By David Labeja
As the rest of Ugandans braced themselves for the harsh realities brought by new taxes in the new financial year, women in Abim district in north eastern Uganda were adjusting to the realitiy that there would be no alcoholic beverages in their menu for six months.
This, after traditional authorities there banned women from consuming any alcoholic beverages including locally made potent gin and liquor transported especially from neighboring Lira district.
On July 31, 2014, the elders of Ethur, the predominant tribe that lives in the hilly Labwor County met to discuss matters affecting social lives of the Ethur, and the reckless manner in which women behaved when drunk was a major topic of discussion.
“We got several reports that when women got drunk, they always lured younger boys to sleep with them, a practice against the culture of the Ethur,” said Jackson Ayen, 74, the secretary of elders’ forum.
Ayen added that it was a common practice among women that when they got drunk, they disrespected themselves and exhibited high sexual urges.
“They provoke their husbands into arguments so that they can fight. This is leading to high cases of domestic violence in the community,” Ayen said.
In 2005, Ayen added, women were first banned from taking any alcohol for six months.
One violates, all will pay
“If one of the women violate this ban, all the women will pay, because they failed to guide their member. That woman will kill a bull for the elders, and each of the women will be required to brew a certain quantity of local beer (Kwete) for the elders,” Ayen said.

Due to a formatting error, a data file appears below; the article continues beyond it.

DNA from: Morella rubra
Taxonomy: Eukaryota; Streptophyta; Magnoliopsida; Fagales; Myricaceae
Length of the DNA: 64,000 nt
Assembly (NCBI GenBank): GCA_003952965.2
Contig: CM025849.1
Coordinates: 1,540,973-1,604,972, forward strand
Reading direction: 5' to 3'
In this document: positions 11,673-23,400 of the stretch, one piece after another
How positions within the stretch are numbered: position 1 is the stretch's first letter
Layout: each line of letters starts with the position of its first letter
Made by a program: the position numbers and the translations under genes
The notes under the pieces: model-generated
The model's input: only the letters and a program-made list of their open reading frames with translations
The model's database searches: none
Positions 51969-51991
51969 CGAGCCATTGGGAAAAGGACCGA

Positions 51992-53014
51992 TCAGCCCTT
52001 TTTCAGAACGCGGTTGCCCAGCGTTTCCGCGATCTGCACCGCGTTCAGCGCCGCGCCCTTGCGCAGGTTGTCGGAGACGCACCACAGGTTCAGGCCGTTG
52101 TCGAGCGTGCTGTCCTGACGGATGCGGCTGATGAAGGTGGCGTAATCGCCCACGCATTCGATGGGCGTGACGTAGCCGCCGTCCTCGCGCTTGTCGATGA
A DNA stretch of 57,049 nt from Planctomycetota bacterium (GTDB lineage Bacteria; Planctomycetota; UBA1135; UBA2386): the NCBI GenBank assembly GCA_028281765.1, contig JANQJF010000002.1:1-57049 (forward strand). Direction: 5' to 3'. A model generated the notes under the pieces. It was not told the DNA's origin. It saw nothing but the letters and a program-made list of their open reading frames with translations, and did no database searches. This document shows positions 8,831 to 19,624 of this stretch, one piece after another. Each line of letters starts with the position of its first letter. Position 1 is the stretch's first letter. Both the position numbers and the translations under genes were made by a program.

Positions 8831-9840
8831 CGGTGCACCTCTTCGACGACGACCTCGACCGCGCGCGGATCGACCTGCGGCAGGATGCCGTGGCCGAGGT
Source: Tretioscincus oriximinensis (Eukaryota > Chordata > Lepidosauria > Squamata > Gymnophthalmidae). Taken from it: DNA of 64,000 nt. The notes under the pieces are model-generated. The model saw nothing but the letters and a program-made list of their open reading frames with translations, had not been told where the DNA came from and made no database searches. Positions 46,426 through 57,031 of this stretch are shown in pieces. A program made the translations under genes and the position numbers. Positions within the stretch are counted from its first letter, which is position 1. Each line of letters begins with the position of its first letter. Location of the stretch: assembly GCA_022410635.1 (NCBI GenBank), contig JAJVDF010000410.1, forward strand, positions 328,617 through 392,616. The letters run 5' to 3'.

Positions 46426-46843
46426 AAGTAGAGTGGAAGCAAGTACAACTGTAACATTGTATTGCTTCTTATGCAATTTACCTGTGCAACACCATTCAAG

The traditional justice system of the Ethur people demand that when one commits a felony, his or her mates take part of the blame because they failed in their duty to correct their peer.
“That is why even during annual ceremonies, punishments are general. Much as the offender will be given the heavier punishment, all his or her peers will still be punished in one way or another,” said Angel Ongombi, the station Manager of Karibu FM in Abim.
These punishments vary from heavy fines to corporal punishments
Human rights concerns
While the Police say the elders have good intentions for impossing the ban on consumption of alcohol among women, there is fear that punishments arising from a violation of these bans will contravene national laws and violate basic human rights.
James Okello Okabo, the district police commander (DPC) of Abim says the force was invited to attend the July 31st meeting.
“True, the elders are concerned about the increasing cases of domestic violence in the region, that is why they came up with the ban. My only worry is that if they choose to cane offenders, it ill contravene our national laws. Corporal punishment is illegal,” says Okello.
All however is not lost for those craving alcohol, as the elders are willing to reconsider their position if the women appeal.
“If the women organise themselves and come to us with the promise not to drink recklessly and avoid indulgence in immoral behaviour with younger people, we shall pardon them and lift the ban,” said Ayen.
Untill then, women in Abim will just smell alcohol, never mind that more than 90 percent of alcohol vendors in the town are women.
What do residents say?
Luke Ocheng Mawa, 34.
“When women are drunk, they lose control of themselves. Besides it is not culturally good for women to drink. When she gets drunk, she will be venerabl to rape.”
Joyce Nakia, 26.
“It is selfish interest of the men. If there must be a ban, it should be for both sexes. We the women are the ones who brew, how can’t we drink?”
Proscovia Awor, 24.
“It is good because as a mother, you have children and if you spend your time in the bar drinking, you go back home late and the children cannot eat. You will have failed in your duties a a mother.”
Jospeh Nakasamba, 25
“Alcohol is bad for all but worse for women. My only concern is it is harsh. Six months is too long.”